Not at all! We have a robust legal and regulatory framework to take care of these new positions as you called them. That was what happened in the reform of 2014. On the reform of 2004, by 2007 we started realizing flaws inherent in the enabling Act, but we decided to let it run so we can see a whole gamut of what the issues are with the implementation of the 2004 laws and that culminated in the reform of the 2014, to bring in enhanced focus on infrastructure namely, housing and others. These innovations have won us the Corporate Governance Awards and that of housing. Remember that the 2004 laws would not allow anyone to borrow against their retirement benefits. That one in itself is a problem, because the average worker will need to have a roof over his or her head after retirement. We did the amendment to allow the utilization and borrowing against their retirement benefits. And now that it has happened, we are now talking a lot more with the mortgage institutions and fashioning out regulations. And don’t forget that the regulations will work because they derive their origin and power from the law. And the Pension Commission has been given the powers to access the environment and issue out regulations as the case may be. So in terms of investment regulatory and legal space, what we have is enough and we will adapt it to instances we are having now.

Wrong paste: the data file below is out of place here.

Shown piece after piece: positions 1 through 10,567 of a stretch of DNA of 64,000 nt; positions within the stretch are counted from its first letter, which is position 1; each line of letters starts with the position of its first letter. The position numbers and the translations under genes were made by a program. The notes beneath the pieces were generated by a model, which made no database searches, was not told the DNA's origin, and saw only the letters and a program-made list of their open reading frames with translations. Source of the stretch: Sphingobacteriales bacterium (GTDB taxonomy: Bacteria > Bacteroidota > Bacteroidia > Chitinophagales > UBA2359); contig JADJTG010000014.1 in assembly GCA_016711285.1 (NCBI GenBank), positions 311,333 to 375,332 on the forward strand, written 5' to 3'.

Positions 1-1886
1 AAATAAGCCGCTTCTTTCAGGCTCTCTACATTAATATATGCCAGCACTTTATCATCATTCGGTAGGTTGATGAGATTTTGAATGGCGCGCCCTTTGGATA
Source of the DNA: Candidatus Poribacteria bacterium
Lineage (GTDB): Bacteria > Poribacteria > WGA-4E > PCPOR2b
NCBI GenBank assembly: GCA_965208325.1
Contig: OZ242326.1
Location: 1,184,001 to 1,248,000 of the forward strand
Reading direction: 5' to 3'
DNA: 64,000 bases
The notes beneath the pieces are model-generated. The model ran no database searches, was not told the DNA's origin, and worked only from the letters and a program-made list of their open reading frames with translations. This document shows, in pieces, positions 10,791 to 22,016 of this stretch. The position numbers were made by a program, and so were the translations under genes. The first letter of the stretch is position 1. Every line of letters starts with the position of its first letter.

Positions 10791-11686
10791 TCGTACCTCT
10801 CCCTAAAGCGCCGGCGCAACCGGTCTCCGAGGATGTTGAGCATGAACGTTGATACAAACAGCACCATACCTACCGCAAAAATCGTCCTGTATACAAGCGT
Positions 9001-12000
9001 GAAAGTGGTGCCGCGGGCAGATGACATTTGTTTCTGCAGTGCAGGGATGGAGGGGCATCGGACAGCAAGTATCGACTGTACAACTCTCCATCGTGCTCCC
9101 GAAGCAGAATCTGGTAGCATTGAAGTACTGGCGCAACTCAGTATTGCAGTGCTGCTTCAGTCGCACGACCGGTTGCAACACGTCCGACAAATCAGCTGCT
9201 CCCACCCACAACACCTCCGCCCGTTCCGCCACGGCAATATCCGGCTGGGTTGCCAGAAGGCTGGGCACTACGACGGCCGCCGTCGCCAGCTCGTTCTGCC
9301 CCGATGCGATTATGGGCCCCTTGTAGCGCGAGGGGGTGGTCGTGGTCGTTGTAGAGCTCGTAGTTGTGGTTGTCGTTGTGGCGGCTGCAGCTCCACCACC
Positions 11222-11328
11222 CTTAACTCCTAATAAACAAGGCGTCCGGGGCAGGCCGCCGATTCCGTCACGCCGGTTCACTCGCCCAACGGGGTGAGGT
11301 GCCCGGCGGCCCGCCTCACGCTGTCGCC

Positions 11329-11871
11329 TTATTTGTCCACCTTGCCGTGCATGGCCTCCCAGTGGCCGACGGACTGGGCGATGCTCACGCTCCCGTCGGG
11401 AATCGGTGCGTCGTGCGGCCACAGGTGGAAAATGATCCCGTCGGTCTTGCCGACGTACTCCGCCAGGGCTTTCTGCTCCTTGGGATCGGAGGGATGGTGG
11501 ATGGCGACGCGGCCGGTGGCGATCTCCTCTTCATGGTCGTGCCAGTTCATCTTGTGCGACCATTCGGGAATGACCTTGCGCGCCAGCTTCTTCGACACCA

Has the Micro Pensions initiative started?
It’s already ongoing. May be what you are asking now is the launch of it. I am trying to remove people thinking that the launch of an event or product is the start of it. No. It starts from the consultations, research and engagements with relevant people. The successes we have in our activities are that we engage the stakeholders on regulations, such that the moment we start anything, the buy-in is no longer a problem and compliance is easier.
Since you are talking about innovations, what do you envisage to be the challenges?
The challenges are what we are dealing with as a summit, namely sensitization. People fight what they do not understand! Just to let you know that 90 percent of engagements we have especially people having misgivings in the process were dealt with and dismissed under one hour of meeting such oppositions. There was hue and cry in January this year after the end of our retreat where we spoke extensively on using pension assets for infrastructure developments. So when we sat in a room and asked whether any of them had time to look at the regulations? There is no cause for alarm. The nature of the Pension fund as a ring-fencing does not let itself into arbitrary dispensation of the fund as it must go through a channel. And that channel is through corporate bonds, be it in infrastructure or whatever. That bond must be list on the stock Exchange. Once the pension fund is going to be involved in this process, they raise the stakes in corporate governance and that is one of the biggest unspoken impacts of the pension fund.